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West Midlands car companies Jaguar and Land Rover could soon be bought out by Indian motor manufacturer Tata - a company which, as Barbara Panvel reports, has a questionable human rights record in its own back yard.

As we read about the Christmas Concert for Human Rights in St Philip’s Cathedral (see link here) UNITE trade union members welcome the Tata bid for Jaguar-Land Rover open arms. Perhaps they are not aware of the company’s use of state force on the powerless in India.

But why should we bother?

Enlightened self-interest?

Martin Niemöller explains:

First they came for the Jews
and I did not speak out
because I was not a Jew.
Then they came for the Communists
and I did not speak out
because I was not a Communist.
Then they came for the trade unionists
and I did not speak out
because I was not a trade unionist.
Then they came for me
and there was no one left
to speak out for me.

By their inhumane and misguided policies and actions, West Bengal’s Chief Minister Bhattacharjee and Tata’s steel and car companies have succeeded in creating widespread opposition by small producers, community groups, intellectuals and politicians of different parties to the wanton displacement of people and the industrialisation of fertile land.

In one of the few countries which can produce enough food for its needs, fertile land is being covered with concrete – the best way for it to lose its real wealth and security.

India is now said to be "simmering" rather than “shining”.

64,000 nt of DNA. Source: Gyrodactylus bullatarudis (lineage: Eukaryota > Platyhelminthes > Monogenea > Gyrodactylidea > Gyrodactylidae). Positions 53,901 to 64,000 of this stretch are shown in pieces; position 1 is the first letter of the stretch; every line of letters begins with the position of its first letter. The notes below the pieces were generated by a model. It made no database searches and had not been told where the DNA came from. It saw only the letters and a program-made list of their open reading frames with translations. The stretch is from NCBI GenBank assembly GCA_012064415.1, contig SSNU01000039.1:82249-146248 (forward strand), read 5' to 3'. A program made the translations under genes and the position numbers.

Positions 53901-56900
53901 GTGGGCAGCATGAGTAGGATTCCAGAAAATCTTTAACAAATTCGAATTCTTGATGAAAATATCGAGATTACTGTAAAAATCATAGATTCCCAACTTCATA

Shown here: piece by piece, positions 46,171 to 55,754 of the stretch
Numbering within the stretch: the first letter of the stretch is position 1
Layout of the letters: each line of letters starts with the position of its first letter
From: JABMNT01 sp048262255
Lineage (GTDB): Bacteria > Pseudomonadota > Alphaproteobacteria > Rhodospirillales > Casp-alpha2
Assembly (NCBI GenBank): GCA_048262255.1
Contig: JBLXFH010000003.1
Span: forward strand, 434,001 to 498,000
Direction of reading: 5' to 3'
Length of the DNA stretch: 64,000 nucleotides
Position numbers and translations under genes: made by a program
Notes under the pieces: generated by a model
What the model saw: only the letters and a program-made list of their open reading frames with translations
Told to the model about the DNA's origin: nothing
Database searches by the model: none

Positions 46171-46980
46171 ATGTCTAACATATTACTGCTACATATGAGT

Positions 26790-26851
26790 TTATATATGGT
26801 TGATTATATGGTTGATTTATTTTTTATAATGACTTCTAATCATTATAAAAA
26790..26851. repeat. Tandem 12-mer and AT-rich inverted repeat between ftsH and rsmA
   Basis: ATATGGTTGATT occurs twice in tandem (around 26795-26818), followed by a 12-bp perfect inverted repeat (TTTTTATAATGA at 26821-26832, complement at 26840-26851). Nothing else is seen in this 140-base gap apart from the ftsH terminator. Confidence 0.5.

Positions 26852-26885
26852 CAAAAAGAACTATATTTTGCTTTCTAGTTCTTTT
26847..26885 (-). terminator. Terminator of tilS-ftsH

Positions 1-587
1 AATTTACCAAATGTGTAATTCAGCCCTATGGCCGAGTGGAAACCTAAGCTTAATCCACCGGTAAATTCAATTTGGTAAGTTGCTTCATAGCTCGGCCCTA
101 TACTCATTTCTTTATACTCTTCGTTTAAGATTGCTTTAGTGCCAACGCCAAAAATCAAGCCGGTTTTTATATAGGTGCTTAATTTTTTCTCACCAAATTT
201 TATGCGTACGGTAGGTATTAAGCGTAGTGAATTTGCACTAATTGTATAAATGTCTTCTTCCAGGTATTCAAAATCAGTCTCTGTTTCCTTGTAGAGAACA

Instances of violence by forces, requested or employed by corporates, include the killing of villagers protesting against the loss of land and livelihood for the establishment of Tata Steel's Kalinganagar plant, the firing by "security" forces on local people opposing the establishment of a similar plant in Orissa and the banning of public meetings by the government of Megalaya after local objections to the pollution and land loss of proposed uranium mining.

Change might well be on its way.

Will the juggernaut be arrested by the growing difficulty in accessing capital due to the credit crunch? Was that behind the sudden turn from expensive nuclear to wind-power. And will oil at over $100 a barrel make the importing of goods and food less commercially viable and enable deskilled countries like ours to reskill, retool, and once more meet our own needs.

In the 60s youngsters did not wonder whether they would find a job - a role. The question for all then was ‘which job shall I go for?’

It would be splendid to see have such opportunities once more placed before the rising generation - and the poverty and crime statistics plummet.

Does it matter if a company which wants to buy a British firm has a questionable human rights record abroad?

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